Certificate of Deposit Account Registry Services (CDARS ). CDs opened through the IntraFi Network, which allow for higher yield options while maintaining FDIC limits.
With its partnership with First Citizens Bank (FCB), Advance HOA Management is able to offer various options for investments of reserve funds.
Money Market Accounts – with Advance HOA Management, every Association holds its reserve funds in a money market direct deposit account. These accounts are extremely safe, fully liquid, and there is no fluctuation on principle; however, the yields fluctuate and are generally lower than other investment options. (ICS accounts are also considered money market accounts.)
Certificate of Deposits (CDs) – a CD or CDARS CD is a receipt issued from the bank for a deposit that pays a fixed rate of interest over a specific period. CD maturities offered by FCB range from very short terms (30 days) to up to five years. The benefit of CDs is their safety: the funds are guaranteed, not affected by market fluctuations, and pay interest at maturity. There are penalties if the Association redeems the funds before maturity, and the yields may be lower than other options.
Laddered CDs – another type of CD option that allows for maturity in laddered terms. The benefit allows for varied fund availability.
Money Market Mutual Funds – typically non-insured mutual funds opened by the board through a bank outside of First Citizens Bank. Advance HOA has no control over these outside bank accounts; therefore, statements must be provided by the board for reconciliation.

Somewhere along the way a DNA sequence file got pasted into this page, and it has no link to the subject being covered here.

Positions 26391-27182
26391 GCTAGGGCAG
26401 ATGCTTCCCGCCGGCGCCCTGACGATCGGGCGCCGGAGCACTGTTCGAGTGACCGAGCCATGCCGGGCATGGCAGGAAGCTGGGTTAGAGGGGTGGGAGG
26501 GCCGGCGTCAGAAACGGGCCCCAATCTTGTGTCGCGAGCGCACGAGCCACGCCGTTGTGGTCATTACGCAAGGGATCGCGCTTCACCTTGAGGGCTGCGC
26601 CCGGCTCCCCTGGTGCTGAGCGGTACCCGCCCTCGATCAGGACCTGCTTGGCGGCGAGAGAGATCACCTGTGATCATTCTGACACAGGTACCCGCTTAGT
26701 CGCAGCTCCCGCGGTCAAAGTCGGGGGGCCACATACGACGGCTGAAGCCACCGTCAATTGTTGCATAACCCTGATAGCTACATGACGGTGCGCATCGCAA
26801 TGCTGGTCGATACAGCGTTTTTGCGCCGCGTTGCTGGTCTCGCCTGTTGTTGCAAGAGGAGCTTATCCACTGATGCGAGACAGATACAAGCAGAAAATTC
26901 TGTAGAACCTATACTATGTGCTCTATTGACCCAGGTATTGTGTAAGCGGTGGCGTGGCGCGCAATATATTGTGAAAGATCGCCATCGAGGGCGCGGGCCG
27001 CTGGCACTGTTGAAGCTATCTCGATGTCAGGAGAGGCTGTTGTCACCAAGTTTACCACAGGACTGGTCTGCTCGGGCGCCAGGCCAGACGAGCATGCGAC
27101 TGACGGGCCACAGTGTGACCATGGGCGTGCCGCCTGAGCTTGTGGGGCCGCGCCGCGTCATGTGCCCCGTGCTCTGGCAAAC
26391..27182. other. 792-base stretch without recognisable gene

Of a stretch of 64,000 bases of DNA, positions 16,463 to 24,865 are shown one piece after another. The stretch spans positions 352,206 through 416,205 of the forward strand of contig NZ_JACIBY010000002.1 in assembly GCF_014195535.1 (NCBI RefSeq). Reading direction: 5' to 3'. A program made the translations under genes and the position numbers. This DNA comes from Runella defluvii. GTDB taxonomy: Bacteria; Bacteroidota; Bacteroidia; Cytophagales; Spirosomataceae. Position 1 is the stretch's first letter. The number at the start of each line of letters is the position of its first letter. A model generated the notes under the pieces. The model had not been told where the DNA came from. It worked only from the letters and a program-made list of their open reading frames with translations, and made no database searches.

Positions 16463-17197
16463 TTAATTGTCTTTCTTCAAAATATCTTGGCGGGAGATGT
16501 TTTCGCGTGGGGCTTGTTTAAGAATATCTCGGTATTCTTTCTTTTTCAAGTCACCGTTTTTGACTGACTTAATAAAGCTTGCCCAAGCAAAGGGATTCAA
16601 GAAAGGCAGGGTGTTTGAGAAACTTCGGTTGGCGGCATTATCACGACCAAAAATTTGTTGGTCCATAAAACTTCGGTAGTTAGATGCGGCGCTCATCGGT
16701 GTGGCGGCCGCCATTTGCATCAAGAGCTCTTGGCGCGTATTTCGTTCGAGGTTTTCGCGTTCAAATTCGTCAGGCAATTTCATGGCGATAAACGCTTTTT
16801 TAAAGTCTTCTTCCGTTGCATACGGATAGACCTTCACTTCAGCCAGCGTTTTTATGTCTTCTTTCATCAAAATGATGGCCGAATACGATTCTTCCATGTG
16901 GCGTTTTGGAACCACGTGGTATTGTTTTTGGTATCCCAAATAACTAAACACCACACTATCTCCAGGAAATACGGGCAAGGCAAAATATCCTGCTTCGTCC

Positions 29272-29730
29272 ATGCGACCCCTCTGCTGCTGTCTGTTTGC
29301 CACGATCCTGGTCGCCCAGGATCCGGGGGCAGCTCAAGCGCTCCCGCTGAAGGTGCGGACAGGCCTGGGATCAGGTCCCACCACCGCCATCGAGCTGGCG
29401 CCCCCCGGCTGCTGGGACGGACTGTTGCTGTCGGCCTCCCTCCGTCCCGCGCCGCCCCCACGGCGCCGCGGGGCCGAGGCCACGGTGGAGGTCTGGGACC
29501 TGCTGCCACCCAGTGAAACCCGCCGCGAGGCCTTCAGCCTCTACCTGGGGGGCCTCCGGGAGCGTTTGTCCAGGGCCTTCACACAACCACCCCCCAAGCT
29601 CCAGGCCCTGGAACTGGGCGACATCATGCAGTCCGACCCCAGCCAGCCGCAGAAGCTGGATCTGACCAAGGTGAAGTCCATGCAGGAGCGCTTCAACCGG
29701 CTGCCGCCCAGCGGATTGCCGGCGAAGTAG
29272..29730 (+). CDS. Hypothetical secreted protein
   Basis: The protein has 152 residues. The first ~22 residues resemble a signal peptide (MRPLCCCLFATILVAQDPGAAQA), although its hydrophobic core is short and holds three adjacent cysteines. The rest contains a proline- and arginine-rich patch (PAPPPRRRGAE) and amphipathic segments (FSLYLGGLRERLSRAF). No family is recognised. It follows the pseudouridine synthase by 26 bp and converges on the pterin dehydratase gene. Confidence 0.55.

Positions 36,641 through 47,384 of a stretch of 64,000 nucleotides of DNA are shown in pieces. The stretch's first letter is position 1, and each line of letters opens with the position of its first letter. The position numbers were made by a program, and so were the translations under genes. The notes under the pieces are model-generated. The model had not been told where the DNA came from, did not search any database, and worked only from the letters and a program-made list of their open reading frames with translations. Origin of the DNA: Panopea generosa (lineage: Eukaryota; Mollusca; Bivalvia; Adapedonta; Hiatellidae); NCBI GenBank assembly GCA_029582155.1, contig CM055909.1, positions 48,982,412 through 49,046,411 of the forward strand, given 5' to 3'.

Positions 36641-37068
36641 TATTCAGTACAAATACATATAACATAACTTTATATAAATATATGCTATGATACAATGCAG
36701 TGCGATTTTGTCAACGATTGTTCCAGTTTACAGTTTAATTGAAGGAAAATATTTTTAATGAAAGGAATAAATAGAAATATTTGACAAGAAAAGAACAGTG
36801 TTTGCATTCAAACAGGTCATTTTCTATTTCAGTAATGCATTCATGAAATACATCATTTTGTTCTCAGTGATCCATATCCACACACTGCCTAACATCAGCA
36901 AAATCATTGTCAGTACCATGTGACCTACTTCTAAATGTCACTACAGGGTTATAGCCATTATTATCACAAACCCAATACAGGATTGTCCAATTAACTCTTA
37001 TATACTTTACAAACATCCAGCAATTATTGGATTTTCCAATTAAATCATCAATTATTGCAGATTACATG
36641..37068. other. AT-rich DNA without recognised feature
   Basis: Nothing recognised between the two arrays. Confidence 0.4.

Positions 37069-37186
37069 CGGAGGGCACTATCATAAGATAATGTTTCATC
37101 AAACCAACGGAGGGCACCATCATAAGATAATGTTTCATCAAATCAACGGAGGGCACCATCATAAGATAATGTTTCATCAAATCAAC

US Treasuries – a product not offered through Advance HOA Management but are considered a very safe investment option. An Association may invest in various treasuries, to include bills, notes, bonds, and zero-coupon bonds. Advance HOA has no control over these outside bank accounts; therefore, statements must be provided by the board for reconciliation.
The Board may seek other banking options for investment and Advance HOA happily facilitates whatever option the Board desires.
As you and your fellow board members are reviewing your financial statements, consider how your reserve funds are being invested. Refer to your Investment Policy before making investment decisions, and feel free to reach out to a member of the Advance HOA Management accounting team to understand the options available through our partnership. If mutual funds or treasuries are of interest, we will be glad to refer you to contacts at banks offering those products.
Reference: GAP Reserve Funds: How & Why Community Associations Invest Assets
Say It Ain't Snow
Preparing Your Community for Snow Removal
Snow season is upon us! The information below can help facilitate a better understanding of snow removal procedures and help Boards and associations best position themselves for dealing with the snow removal season.
Confirm Responsibility and Scope